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Songs & Arias
Marilyn J. Ziffrin
D'Anna Fortunato, mezzo-soprano
Max Lifchitz, piano/harpsichord
Liuh-Wen Ting, viola
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Marilyn J. Ziffrin was born in Moline, Illinois in 1926 and began the study of piano at the age of four. She went through the Moline Public School system graduating valedictorian of her high school class. Recently, she was inducted into the Hall of Honors of Moline Senior High School, her alma matter, only the second person to be so honored.
Her undergraduate years were spent at the University of Wisconsin in Madison where she took a double major in applied music and instrumental music education, graduating cum laude with a Bachelor of Music degree in 1948. Ziffrin received her Master's Degree in music from Teachers College, Columbia University in 1949, where she wrote her first large scale work, a piano concerto.
While living in Chicago she studied composition with Alexander Tcherepnin. Her Piano Suite was awarded Second Prize in the composition contest of the Chicago chapter of the International Society of Contemporary Music in 1955. Recorded by Max Lifchitz in 1992 and available on the American Debuts album (North/South Recordings No. 1002) the reviewer for High Performance Review described the Piano Suite as follows: "This music has a peculiarly American sound: lean, direct, tonal and often jazzy; it is delightful and unpretentious."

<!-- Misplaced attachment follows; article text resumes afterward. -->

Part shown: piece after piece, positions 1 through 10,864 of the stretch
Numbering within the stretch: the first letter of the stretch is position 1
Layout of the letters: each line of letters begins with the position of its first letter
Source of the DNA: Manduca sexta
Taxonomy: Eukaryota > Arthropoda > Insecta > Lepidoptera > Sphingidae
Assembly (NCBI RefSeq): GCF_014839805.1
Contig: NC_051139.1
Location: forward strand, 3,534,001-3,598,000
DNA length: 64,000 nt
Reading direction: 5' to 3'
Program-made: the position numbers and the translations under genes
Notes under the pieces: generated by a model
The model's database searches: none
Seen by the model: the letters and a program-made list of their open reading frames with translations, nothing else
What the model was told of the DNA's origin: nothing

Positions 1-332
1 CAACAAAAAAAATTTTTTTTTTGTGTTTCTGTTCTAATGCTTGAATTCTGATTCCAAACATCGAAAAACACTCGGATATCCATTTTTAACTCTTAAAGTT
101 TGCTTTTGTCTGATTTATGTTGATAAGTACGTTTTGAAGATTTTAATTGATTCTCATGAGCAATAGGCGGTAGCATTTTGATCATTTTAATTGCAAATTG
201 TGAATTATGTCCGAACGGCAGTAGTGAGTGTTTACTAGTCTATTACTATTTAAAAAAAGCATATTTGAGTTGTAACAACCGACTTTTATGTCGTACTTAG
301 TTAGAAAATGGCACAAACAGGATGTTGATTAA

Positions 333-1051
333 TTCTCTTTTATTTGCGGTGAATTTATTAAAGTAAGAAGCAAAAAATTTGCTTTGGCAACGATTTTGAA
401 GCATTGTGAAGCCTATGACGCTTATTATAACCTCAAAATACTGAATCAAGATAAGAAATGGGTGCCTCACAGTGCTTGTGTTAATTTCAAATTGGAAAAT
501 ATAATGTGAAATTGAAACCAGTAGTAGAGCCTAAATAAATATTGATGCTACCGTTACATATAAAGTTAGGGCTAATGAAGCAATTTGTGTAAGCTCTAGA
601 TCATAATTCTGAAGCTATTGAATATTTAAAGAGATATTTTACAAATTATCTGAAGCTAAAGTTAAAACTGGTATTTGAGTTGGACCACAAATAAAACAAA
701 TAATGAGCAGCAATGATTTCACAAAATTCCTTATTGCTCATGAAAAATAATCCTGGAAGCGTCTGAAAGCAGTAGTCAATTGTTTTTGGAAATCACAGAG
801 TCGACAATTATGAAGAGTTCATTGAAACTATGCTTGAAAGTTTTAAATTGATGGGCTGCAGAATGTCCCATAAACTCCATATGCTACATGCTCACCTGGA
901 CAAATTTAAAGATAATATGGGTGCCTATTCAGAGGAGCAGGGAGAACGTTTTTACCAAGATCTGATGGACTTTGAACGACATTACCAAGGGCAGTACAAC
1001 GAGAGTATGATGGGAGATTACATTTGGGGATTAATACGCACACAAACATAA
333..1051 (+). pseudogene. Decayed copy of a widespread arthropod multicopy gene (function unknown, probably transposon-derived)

In 1961 Ziffrin was a accepted as a Fellow of the MacDowell Colony, her first of six residencies through the years, with a later residency at the Virginia Center for the Creative Arts. In 1961 Ziffrin also began teaching music at Northeastern Illinois University in Chicago and remained there until 1967 when she accepted a position at New England College in Henniker, NH.
Before taking up her post in the east, she spent a year in Vermont doing research on Carl Ruggles, the distinguished American composer and painter who was then a Vermont resident. Her biography of Ruggles was published by the University of Illinois Press in 1994.
Meanwhile the list of Ziffrin compositions continued to grow. Sono, for cello and piano written for the Wells Duo was a semi-finalist in the 1983 Kennedy Center Friedheim Awards. The Boston Chapter of the American Guild of Organists commissioned her Theme and Variations "In Memoriam" for the 1990 national meeting. Critic Scott Cantrell writing in the American Organist summed up the work dedicated to the memory of artists who have died of AIDS thus: "avoiding the Scylla of sentimentality as surely as the Charybdis of hectoring, it impressed as a noble thoughtful statement, effectively conceived for the organ."
Ziffrin's Symphony for Voice and Orchestra, "Letters," written for soprano Neva Pilgrim was given its premiere by Tom Nee and the New Hampshire Music Festival Orchestra in August, 1990. Subsequently, Neva Pilgrim and the Radio Orchestra of Slovakia conducted by Robert Black recorded it for the Master Musicians Collective label. Also for this label, Richard Stoltzman recorded her Clarinet Concerto a couple of years later.